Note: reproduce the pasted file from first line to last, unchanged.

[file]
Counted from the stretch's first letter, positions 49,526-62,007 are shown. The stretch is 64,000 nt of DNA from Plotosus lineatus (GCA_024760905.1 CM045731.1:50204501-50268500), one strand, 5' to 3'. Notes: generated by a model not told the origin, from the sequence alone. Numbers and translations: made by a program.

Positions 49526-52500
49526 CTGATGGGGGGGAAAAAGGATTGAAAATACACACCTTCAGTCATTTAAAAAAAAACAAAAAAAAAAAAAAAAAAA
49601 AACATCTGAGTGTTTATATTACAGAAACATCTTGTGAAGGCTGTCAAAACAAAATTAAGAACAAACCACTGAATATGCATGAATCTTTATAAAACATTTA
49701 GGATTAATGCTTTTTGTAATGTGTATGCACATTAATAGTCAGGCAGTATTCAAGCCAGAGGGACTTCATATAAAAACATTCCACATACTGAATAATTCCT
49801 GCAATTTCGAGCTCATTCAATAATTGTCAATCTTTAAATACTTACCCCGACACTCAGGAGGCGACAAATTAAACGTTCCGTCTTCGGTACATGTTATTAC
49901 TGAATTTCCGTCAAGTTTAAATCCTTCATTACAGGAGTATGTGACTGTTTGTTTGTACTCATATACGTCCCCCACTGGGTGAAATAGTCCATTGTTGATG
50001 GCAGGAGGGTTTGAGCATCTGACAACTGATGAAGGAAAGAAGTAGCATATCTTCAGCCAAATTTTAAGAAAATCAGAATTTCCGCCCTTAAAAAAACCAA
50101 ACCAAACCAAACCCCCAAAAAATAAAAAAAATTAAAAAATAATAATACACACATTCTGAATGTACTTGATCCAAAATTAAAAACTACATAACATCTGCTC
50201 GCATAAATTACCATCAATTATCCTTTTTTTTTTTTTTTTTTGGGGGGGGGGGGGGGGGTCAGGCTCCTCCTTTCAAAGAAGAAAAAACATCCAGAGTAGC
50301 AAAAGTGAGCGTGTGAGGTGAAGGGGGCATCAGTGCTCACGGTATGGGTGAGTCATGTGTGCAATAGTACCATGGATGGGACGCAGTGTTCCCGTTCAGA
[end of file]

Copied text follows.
Counted from the stretch's first letter, positions 49,526-62,007 are shown. The stretch is 64,000 nt of DNA from Plotosus lineatus (GCA_024760905.1 CM045731.1:50204501-50268500), one strand, 5' to 3'. Notes: generated by a model not told the origin, from the sequence alone. Numbers and translations: made by a program.

Positions 49526-52500
49526 CTGATGGGGGGGAAAAAGGATTGAAAATACACACCTTCAGTCATTTAAAAAAAAACAAAAAAAAAAAAAAAAAAA
49601 AACATCTGAGTGTTTATATTACAGAAACATCTTGTGAAGGCTGTCAAAACAAAATTAAGAACAAACCACTGAATATGCATGAATCTTTATAAAACATTTA
49701 GGATTAATGCTTTTTGTAATGTGTATGCACATTAATAGTCAGGCAGTATTCAAGCCAGAGGGACTTCATATAAAAACATTCCACATACTGAATAATTCCT
49801 GCAATTTCGAGCTCATTCAATAATTGTCAATCTTTAAATACTTACCCCGACACTCAGGAGGCGACAAATTAAACGTTCCGTCTTCGGTACATGTTATTAC
49901 TGAATTTCCGTCAAGTTTAAATCCTTCATTACAGGAGTATGTGACTGTTTGTTTGTACTCATATACGTCCCCCACTGGGTGAAATAGTCCATTGTTGATG
50001 GCAGGAGGGTTTGAGCATCTGACAACTGATGAAGGAAAGAAGTAGCATATCTTCAGCCAAATTTTAAGAAAATCAGAATTTCCGCCCTTAAAAAAACCAA
50101 ACCAAACCAAACCCCCAAAAAATAAAAAAAATTAAAAAATAATAATACACACATTCTGAATGTACTTGATCCAAAATTAAAAACTACATAACATCTGCTC
50201 GCATAAATTACCATCAATTATCCTTTTTTTTTTTTTTTTTTGGGGGGGGGGGGGGGGGTCAGGCTCCTCCTTTCAAAGAAGAAAAAACATCCAGAGTAGC
50301 AAAAGTGAGCGTGTGAGGTGAAGGGGGCATCAGTGCTCACGGTATGGGTGAGTCATGTGTGCAATAGTACCATGGATGGGACGCAGTGTTCCCGTTCAGA